The calm before the storm

I’m down to the last few pinhole cameras to retrieve from along the Kennebec River. Once the Solargraphs are all processed I begin selecting which images will be printed for exhibit. Then the real busy part of the project starts…printing, framing, promoting, mailings, preparing presentations and workshops….The project will be on display in Portland starting in January  then I will be taking it up the river. Gardiner and Waterville exhibit dates are already set for early spring. I have yet to solidify locations and times for the Skowhegan/Solon and the Bath/Phippsburg areas. 2015 is going to be active! In addition to the exhibits I’m planning  workshops and an outing for Worldwide Pinhole Photography Day. 2015 is the Maine Photo Project’s statewide initiative and I’m honored to be part of it.

I retrieved four cameras from the Vaughan Homestead today. That place is such a wonderful local treasure. The Homestead has hundreds of acres with  public access in addition to the programming at the Homestead itself. When I went to retrieve the cameras, I spoke with the director about the Black Oxford apple tree on the property. It’s been thriving at the edge of the garden since the 18th century when the house was first built and John Bunker, our local expert on Maine’s rare heirloom apple varieties, came to the Homestead this spring to take scions to try to propagate  this variety. Evidently some of the scions took hold and, if all goes well, the trees will be thriving for future generations to enjoy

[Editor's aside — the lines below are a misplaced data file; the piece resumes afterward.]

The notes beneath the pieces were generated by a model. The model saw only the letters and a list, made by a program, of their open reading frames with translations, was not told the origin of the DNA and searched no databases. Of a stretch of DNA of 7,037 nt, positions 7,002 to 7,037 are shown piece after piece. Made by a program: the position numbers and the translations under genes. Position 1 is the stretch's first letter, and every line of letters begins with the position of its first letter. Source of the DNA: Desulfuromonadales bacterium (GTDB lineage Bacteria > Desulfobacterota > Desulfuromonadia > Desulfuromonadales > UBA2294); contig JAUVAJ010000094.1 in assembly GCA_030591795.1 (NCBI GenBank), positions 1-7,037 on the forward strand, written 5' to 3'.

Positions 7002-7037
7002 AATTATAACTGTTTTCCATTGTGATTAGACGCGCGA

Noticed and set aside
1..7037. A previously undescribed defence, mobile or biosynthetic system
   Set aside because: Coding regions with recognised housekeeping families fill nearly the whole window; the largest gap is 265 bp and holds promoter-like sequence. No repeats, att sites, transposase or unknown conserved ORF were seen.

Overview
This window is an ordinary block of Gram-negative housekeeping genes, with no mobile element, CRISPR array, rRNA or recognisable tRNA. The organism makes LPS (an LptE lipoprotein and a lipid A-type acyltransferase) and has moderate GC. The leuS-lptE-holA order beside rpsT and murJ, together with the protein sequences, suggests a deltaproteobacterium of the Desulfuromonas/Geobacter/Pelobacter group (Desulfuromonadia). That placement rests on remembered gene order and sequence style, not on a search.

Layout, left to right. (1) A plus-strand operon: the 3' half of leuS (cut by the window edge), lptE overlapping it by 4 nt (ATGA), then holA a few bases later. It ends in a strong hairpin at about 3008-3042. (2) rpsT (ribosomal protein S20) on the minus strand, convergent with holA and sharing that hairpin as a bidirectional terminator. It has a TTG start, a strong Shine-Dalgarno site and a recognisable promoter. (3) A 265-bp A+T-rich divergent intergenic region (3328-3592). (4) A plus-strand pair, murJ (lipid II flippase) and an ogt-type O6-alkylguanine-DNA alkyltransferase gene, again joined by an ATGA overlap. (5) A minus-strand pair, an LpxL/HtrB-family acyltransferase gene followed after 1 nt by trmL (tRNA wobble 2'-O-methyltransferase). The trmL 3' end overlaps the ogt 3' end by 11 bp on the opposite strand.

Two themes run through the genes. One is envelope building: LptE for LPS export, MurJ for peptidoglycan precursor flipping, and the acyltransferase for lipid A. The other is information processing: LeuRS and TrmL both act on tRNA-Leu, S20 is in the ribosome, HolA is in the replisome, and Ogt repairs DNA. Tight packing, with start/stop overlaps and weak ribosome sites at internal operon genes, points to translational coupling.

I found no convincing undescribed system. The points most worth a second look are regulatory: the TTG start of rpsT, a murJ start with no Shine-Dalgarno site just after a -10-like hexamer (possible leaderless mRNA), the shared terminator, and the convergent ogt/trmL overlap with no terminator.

looking downstream from the second floor of the Vaughan Homestead in Hallowell, Maine.  80 day exposure Solargraph
looking downstream from the second floor of the Vaughan Homestead in Hallowell, Maine. 80 day exposure Solargraph

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